Video doorbells are so useful — not only do you get live video and audio, you can respond to visitors from anywhere with an internet connection. If you're considering whether to get one, I would recommend the TP-Link Tapo Video Doorbell Camera Kit. It has everything you need in a video doorbell. And it's relatively cheap at S$125.
- 2K 5MP colour night vision
- Includes hub with chime and local storage support (microSD card)
- IP64 weather and dust resistant
- 160-degree diagonal viewing angle
Live video and two-way audio (along with canned quick responses), motion-triggered notifications, night colour vision, privacy and activity zones, you name it, the Tapo has it. The camera itself can be mounted via the included screws or adhesive tape. I found the latter to be more convenient since it doesn't require any drilling. You can also adjust the viewing angle with a 15-degree mounting wedge. The camera has a 160-degree diagonal viewing angle, and provides a 4:3 live view that lets you see most of a person's body. There's some distortion, but the video quality is good (but capped at 15fps) despite the poor lighting in my corridor. It also has an anti-theft alarm feature to warn you if someone is tampering with the camera.
The bundled hub has a built-in chime. This is great because the doorbell's chime may not be loud enough. I know this because I have a Ring Peephole Cam, and eventually bought a Ring Chime. The hub also has a microSD card slot that can be used to store video clips locally (up to 512GB). Now TP-Link would probably prefer if you subscribe to its Tapo Care service (from S$4.98 a month), which offers extras such as cloud storage (7-day to 30-day video clip history depending on the plan), AI detection (distinguishes between persons pets, and vehicles), and rich notifications (includes a snapshot). But honestly, I can get by with the local storage option, since you still get the basic features. While you have to connect the hub to your home router via Ethernet cable during the initial setup, you can switch to wireless afterwards.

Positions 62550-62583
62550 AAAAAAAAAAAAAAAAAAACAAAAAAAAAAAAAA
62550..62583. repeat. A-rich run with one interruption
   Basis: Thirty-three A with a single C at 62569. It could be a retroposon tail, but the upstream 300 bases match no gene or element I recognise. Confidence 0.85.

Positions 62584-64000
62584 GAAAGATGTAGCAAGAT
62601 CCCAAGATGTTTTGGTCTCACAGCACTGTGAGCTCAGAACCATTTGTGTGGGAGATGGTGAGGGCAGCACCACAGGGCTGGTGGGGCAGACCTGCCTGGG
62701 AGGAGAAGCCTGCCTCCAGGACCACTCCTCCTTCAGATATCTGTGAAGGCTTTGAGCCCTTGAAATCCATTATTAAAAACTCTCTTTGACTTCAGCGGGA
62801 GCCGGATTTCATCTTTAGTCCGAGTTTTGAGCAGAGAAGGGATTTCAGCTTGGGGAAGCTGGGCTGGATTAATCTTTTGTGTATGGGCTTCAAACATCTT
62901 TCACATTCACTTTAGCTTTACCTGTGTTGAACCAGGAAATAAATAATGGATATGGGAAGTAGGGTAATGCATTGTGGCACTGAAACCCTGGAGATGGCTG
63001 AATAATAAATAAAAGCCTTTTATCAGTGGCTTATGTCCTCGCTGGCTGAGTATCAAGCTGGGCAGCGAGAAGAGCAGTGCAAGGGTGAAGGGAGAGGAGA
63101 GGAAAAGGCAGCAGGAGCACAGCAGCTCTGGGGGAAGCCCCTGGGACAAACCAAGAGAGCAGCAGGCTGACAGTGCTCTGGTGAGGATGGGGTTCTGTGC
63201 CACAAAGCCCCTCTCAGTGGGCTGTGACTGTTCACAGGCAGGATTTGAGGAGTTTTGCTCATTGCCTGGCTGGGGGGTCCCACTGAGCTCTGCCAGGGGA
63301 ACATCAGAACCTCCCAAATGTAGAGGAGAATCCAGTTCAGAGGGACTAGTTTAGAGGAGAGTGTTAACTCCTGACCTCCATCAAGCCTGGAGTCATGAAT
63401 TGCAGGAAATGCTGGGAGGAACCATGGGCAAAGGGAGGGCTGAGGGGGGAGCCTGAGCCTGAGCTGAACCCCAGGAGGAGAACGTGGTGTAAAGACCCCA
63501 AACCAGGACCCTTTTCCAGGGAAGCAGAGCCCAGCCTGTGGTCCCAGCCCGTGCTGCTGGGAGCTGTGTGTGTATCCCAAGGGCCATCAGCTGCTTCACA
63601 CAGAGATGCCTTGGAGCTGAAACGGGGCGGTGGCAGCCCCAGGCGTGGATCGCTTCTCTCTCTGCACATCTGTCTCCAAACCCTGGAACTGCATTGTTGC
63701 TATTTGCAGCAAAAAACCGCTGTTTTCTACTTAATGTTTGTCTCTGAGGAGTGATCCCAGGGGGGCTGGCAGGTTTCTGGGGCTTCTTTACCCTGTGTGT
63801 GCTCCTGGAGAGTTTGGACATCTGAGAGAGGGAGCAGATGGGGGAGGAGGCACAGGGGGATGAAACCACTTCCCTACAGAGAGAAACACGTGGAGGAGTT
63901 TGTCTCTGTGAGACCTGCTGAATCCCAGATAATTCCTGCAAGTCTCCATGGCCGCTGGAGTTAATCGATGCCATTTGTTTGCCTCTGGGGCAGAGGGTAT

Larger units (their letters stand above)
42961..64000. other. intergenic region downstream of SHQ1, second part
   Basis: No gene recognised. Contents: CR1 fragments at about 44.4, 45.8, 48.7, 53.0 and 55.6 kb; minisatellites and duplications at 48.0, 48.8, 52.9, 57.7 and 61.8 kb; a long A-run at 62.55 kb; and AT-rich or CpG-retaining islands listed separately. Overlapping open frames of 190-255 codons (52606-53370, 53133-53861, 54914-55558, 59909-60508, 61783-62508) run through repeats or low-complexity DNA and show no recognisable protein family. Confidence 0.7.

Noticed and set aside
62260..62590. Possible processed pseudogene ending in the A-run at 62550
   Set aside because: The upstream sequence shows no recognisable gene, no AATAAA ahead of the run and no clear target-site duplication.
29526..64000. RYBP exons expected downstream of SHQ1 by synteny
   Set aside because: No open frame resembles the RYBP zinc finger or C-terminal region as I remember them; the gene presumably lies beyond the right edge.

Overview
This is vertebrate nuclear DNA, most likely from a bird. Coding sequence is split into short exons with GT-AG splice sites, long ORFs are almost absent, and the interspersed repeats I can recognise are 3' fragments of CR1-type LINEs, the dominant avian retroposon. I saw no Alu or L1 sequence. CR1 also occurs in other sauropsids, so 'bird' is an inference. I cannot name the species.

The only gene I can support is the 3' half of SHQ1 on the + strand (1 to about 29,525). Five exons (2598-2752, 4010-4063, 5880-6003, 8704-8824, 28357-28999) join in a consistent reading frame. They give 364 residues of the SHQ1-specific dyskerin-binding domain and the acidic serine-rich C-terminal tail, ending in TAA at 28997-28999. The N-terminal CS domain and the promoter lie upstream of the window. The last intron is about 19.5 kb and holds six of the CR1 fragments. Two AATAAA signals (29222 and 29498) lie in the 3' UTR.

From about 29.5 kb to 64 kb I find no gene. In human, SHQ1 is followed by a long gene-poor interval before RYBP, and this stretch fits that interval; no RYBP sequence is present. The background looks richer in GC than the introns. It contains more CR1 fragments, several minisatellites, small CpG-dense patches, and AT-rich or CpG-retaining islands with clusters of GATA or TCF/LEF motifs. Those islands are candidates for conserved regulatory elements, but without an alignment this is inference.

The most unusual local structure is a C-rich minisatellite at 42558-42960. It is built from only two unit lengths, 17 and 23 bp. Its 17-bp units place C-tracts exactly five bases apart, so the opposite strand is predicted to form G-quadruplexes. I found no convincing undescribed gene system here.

In my testing, notifications came promptly, though the live video feed takes a while to load up on my smartphone using mobile data. The Tapo's battery gauge was at 90% after 11 days. But my doorway faces the lift, which means that the video doorbell was frequently called into action, especially in the mornings and evenings. I could, of course, disable the motion detection feature. Or switch to the power-saving mode, which results in shorter video snippets and lower brightness for the spotlight. This mode automatically turns on when the battery is below 10%. The battery supposedly lasts for up to three months if the doorbell is activated about 20 times a day. I would also recommend getting a spare battery (S$49.90).
At S$125, the TP-Link Tapo Video Doorbell Camera Kit is, like many TP-Link products, priced competitively. Arlo's battery-powered Essential Video Doorbell costs S$259, and lacks some of the Tapo's features like local storage. The same applies for the Ring Peephole Cam. While I like that it uses your door's existing peephole, the 2023 rebooted version isn't widely available in Singapore, and requires a subscription for cloud storage. So if you want to try out a video doorbell, the Tapo makes the most sense based on cost and features. It's exclusive to Challenger (for a month), and available at its Shopee store.
Note: Review unit provided by TP-Link.
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